21. I just read an interesting entry in Wikipedia: Given the scarcity of resources on Prax, I wonder if the animal nomads would do something similar? Anyone out there with serious experience as a butcher have any suggestions?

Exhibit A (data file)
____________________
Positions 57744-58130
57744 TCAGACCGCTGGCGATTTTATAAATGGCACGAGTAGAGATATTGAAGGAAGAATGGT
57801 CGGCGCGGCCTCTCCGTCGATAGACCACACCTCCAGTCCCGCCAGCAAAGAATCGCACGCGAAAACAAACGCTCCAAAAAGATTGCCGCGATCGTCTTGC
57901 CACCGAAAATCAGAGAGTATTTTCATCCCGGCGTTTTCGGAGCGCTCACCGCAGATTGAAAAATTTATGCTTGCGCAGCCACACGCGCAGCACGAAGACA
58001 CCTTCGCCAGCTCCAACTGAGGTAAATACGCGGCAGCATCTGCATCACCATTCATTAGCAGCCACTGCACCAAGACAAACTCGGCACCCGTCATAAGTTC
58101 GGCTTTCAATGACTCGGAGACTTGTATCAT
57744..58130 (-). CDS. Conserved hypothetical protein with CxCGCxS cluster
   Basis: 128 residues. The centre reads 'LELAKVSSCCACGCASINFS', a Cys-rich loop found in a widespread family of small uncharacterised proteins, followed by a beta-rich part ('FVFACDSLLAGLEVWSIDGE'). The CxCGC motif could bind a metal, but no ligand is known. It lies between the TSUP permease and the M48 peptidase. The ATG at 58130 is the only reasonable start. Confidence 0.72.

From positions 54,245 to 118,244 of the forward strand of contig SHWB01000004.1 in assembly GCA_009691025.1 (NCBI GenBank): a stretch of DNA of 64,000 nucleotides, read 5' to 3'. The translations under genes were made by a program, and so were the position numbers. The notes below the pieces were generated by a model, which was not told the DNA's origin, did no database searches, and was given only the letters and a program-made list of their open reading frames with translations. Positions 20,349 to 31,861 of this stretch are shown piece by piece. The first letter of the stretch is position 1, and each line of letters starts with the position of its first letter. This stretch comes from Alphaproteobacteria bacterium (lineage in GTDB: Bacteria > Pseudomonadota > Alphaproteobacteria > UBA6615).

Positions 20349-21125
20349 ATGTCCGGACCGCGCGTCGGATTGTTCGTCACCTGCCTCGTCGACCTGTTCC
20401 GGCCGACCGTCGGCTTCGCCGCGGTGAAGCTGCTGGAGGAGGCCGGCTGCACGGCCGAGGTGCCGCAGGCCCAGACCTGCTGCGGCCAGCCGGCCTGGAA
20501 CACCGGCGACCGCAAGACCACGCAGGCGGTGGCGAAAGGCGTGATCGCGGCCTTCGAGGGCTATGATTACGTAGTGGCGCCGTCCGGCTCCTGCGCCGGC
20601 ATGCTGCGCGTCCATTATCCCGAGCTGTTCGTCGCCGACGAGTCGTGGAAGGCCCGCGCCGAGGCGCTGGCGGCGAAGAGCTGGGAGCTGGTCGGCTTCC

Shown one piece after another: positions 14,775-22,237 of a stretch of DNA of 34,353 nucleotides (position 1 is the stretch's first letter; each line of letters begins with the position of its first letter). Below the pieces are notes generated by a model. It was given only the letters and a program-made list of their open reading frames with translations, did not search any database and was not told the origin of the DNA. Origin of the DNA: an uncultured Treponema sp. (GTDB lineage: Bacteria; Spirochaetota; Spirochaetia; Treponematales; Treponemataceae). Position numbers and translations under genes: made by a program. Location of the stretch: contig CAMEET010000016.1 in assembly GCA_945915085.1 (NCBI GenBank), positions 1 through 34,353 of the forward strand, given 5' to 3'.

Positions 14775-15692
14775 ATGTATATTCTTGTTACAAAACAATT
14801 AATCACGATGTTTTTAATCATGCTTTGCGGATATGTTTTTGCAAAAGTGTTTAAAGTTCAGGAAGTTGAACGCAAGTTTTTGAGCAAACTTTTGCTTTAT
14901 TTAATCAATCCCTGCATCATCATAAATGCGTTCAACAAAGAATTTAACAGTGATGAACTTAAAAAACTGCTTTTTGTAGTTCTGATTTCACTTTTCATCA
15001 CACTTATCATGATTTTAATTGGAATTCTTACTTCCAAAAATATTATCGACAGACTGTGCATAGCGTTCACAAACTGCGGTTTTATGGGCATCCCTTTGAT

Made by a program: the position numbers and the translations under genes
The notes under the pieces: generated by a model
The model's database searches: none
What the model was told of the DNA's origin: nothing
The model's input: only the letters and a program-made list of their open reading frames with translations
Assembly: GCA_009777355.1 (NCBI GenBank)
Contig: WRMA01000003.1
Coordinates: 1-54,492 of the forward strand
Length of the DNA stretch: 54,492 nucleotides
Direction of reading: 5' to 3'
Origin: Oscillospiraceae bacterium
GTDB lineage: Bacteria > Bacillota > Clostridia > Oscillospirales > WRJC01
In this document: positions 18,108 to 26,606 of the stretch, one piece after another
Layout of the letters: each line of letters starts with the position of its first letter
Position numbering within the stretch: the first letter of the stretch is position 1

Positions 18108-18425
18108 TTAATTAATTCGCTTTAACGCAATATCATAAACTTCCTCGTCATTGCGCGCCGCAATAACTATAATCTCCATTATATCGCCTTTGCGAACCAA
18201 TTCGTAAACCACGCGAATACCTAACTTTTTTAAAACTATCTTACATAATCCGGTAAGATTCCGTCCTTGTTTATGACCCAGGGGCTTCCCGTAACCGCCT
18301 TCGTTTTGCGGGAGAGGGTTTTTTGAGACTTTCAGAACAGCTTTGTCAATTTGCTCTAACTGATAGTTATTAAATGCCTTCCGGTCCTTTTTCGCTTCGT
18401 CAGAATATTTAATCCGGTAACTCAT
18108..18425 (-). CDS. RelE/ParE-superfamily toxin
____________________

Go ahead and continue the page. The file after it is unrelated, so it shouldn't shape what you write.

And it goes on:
22. Here is a table of 1d20 random events that I created for my Brightwater game set in the River of Cradles. They owe a fair bit to King of Dragon Pass! Every one of the 20 is a hook for further action of a number of sorts. Depending on how it is presented, the 'hook' can act as quest, or reward, or opportunity - kicking off different kinds of adventure depending on how the characters respond to it. For example, entry #1 could be a dire portent of a raid delivered by a wandering shaman, a warning that a great spirit has awakened an attempt by the shaman to extort money or treasure, even a warning of the coming of a horde of whirlvishes. Roll 1d20. You may then be called upon to roll again on d6, d4 etc. If an X appears after a dice notation, any dice "explode" on the maximum value (a 6 or d6) - roll exploding dice agains,a dding them to the total. A wandering shaman appears, warning of dire spirits in the area. Nomads appear offering animals for sale [Roll 1d6: 1 – stolen, 2 – their own, 3 – poor quality, 4 High quality, 5 - Diseased, 6 – magical]. Cultists of the Death God, Humakt, come to your stead, claim guest-right and ask for aid in hunting undead nearby [Roll 1d6: 1 – Zombies, 2 - Ghouls, 3 - Vampire, 4 – Wight, 5 – Spirit, 6 – Necromancers]. What, or who will you contribute? Your hunters discovered strange bones in the wilderness nearby [Roll 1d4: 1 – Troll, 2 – Centaur, 3 – Giant, 4 – Dragon]. There is a 50% chance that the bones are unusual in a second way [roll 1d3: 1 – Magical; 2 – The bones are Black; 3 -Fossilized]. River folk approach, complaining of a nearby hungry lizard that attacked and stole their fish. Cultists of Uralda, the Herd Mother, appear with a fine looking bull for sale [Roll 1d6: 1 – genuinely high-quality bull, 2 – VERY territorial, 3 – Slow to breed, 4 – Prolific Breeder, 5 Sired by a Skybull, 6 – Near human intelligence]. A sizable tribe of people nears your settlement, their warriors alert, every sign of the entire group having seen many miles of hard road. Emissaries approach: [Roll 1d6: 1 - They hope to trade for food, offering some of their rather road-worn goods and thralls in return, 2 – They need medicines or a shaman to heal their sick, but have nothing to trade, 3 – Out of desperation, they hope to lure some important folk amongst them, then take the hostage to trade for food and cattle, 4 – The whole band is a tribe of brigands who will say whatever they must to get through the settlement without trouble. They will trade equably for supplies in the way of food and weapons, intending to take their profit as they leave the settlement’s lands. 1d2 days after they are gone, pursuers appear with stories of their depredations. 5 – The tribe wants to settle nearby and is willing to offer a portion of their produce in tribute once they are established. 6 – One of their Champions offers to fight one of yours, putting up a well-born young woman of the tribe’s hand in wedlock as prize, demanding you put up gold and cattle: Winner takes all]. Someone or something has put holes in the bottoms of several of your boats or your granaries, or brewery, or looted your larders, or roll again. Yinkin cultists appear, offering to lead the local alynxes in a ritual that will make them better mousers, for a fee. They also will sell a litter of alynxe kits and their mother if they can be assured of their good treatment. A giant predator attacked the herd, slaughtering several and making off with another [Roll 1d6: 1 – Giant insect escaped from trolls, 2 – Wyvern; 3 – Wyrm, 4 – Lunar warbeast, 5 – An unearthed demon, 6 - Dragon]. Hunters spotted a brilliant white beast and shot at it in hopes of taking the omen for the tribe. They appear to have wounded the beast and sent it fleeing. They lost its tracks but wonder what they should do to appease the Hunter [Roll 1d3: 1 - Sun Elk, 2 – Aurochs, 3 – no one could agree on the nature of the beast, only that it was bright white – and its blood appears to be magical in some way.] A herd of 3d6x fine dun horses was spotted in an island in the Great Bog, but they ran like gazelles when approached. A broo, wretched and outcast from his tribe, approaches some of your folk, offering information on the bullies in exchange for food and magical aid. Settlers arrive from afar, asking for land and cattle in exchange for their loyalty and service [Roll 1d6; 1 – Pavis, 2 – Garhound, 3 – The Rubble, 4 – Sartar, 5 – Tarsh, 6 – Holy Country]. A Lunar soldier, weaponless and wounded, wanders close to the encampment [Roll 1d6: 1 – a spy sent by his superiors, 2-3 – only survivor of a disaster: boat sank, camp was attacked, patrol wiped out by brigands, etc; 4 – a squad member who got lost on patrol, 5 – Possessed by a madness spirit, 6 – Possessed by a disease spirit]. Neighboring folk have rustled some of 2d6x animals from your herd [Roll 1d6 for the culprits: 1 – Praxians, 2 – Brigands, 3 – Broo, 4 – Centaurs, 5 – Horsemen, 6 – Lunars]. Your hunters find tracks and evidence of strangers poaching on your land [Roll 1d6: 1 – Praxians, 2 – Brigands, 3 – Broo, 4 – Centaurs, 5 – Horsemen, 6 – Lunars]. Changing river flow nearby has revealed a wonder [Roll 1d6: 1 – a cave entrance previously under water, 2 – an ancient shrine/ obelisk/ statue, 3 – the remains of a magnificent set of stairs descending into the earth, 4 – An exposed grave, 5 – A Chaos Stone, 6 – The petrified body of a beast from the Godtime]. A madman staggers into camp, raving about raven banners, ghostly horsemen, a black sword, and fire everywhere. Explorers from your camp return, claiming to have heard a large white stone in the middle of the Bog speak. The words were unknown to them, but it seemed clear that the Stone uttered them. The Link to the original article: http://d-infinity.net/game-content/runequest-thursday-67-1d20-random-settlement-events-glorantha And a link to over one hundred Runequest Thursday Articles (sadly not in order): http://d-infinity.net/search/node/Runequest Thursday